inspections

So this week my car’s annual inspection was due. This never takes long and I brought a good book for my wait. I’d not read a full chapter when I heard someone whispering my name which was strange because whenever my car is serviced they holler my name like an assembly line. So I turned and said “That’s me,” and a young man turned and gingerly walked toward me.

Uh oh. Car failure? No. He smiled sweetly, leaning in very close like they do at nursing homes when they ask the residents what they want for lunch and said quietly, ” I understand you’d like to discuss a new car?”

“No.”

I remembered someone calling the day before to let me know I’d be given some literature and they’d like to discuss this even though I’d declined this offer then, too. “I think I’ll keep this one a while longer.”

He smiled, nodded and disappeared.

Somehow when there is an apparent vast age difference the older person is either treated as though they might break or are impossibly hard of hearing and difficult to deal with. I remember my dad, well into his 80s, ordering a pizza for my son when we visited one day.

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I have no idea what the delivery guy said to Dad but it threw him into a rage and I came running when I heard my father yelling at this kid who was totally unaware of what he’d done or said to set Dad off like that.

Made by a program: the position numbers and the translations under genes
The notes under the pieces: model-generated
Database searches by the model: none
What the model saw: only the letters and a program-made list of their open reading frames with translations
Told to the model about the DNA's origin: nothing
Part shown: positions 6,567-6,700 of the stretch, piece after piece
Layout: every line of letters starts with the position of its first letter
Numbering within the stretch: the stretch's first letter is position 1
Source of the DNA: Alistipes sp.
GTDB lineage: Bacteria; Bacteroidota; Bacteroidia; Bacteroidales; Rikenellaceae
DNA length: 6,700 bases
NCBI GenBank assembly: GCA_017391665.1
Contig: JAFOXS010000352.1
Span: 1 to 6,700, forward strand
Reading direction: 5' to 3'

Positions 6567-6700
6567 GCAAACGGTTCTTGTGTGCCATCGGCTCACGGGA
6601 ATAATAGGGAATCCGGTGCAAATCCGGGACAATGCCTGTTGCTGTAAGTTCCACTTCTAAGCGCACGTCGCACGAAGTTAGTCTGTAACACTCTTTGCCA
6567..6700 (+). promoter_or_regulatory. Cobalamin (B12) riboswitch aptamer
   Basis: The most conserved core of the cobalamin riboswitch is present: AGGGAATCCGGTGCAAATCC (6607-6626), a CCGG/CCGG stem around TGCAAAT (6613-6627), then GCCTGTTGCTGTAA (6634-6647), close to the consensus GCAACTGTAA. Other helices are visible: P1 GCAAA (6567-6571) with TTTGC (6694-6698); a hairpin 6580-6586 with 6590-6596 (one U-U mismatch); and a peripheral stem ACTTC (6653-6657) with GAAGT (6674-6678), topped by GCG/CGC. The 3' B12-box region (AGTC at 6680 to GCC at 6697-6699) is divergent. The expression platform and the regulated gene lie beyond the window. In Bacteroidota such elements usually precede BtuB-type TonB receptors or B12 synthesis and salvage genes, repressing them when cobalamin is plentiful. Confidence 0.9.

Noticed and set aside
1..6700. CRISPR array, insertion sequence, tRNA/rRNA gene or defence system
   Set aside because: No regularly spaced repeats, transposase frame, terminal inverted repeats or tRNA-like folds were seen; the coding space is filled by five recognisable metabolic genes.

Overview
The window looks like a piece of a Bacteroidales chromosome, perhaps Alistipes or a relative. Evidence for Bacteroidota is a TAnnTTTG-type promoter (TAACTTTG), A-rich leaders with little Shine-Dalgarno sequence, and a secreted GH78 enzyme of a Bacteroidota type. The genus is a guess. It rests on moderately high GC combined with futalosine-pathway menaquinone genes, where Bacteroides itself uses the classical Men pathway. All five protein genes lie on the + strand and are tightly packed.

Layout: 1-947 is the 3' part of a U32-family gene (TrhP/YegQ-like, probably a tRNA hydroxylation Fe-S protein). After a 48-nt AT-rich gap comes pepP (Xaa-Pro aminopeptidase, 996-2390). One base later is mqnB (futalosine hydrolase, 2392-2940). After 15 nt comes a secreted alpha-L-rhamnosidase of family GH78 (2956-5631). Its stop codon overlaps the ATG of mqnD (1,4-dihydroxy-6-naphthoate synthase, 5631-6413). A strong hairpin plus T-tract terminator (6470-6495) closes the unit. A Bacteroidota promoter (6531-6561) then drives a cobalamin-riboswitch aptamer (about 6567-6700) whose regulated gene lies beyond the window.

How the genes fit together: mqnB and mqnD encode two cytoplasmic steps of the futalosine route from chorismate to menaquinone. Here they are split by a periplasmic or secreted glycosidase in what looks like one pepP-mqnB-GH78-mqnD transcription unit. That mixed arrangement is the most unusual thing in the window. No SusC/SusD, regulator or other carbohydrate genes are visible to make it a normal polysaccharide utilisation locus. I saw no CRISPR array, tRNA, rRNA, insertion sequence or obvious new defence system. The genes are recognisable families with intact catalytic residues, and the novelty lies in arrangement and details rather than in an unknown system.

So I begin to understand why that happened. We are not old! Our bodies do not in any way reflect who we are. I understand there are many who, though young at heart and mind do not appreciate who they see when they look in a mirror. Looks change. Metabolism changes. Science tells us incessantly how our bodies stop or start doing certain things “due to advancing years”. Botox, body sculpting, face lifts, plastic surgery. Who wants to look like a Barbie doll at the age of 63?

Yet we have younger people who see old people, not who our minds are or our hearts, but the effects of aging. They see grey hair, wrinkled brows, thin, dry skin on arms

th.jpgand hands, age spots. They see watery eyes, baggy necks, slower pace.

 

 

But they don’t see wisdom. Understanding. Grace and patience that come from pushing hard through life, hitting walls, breaking them down, productive, fruitful years.

So rather than go off like a cannon as my Dad did I smile. I thank God that I have made it to a point in life I only saw before from the outside. I understand one day this young man will see through the looking glass from the other side.

I only hope he can appreciate what it took to get there.

 

Lord, make me to know mine end, and the measure of my days, what it is: that I may know how frail I am.”    –Psalm 39:4

 

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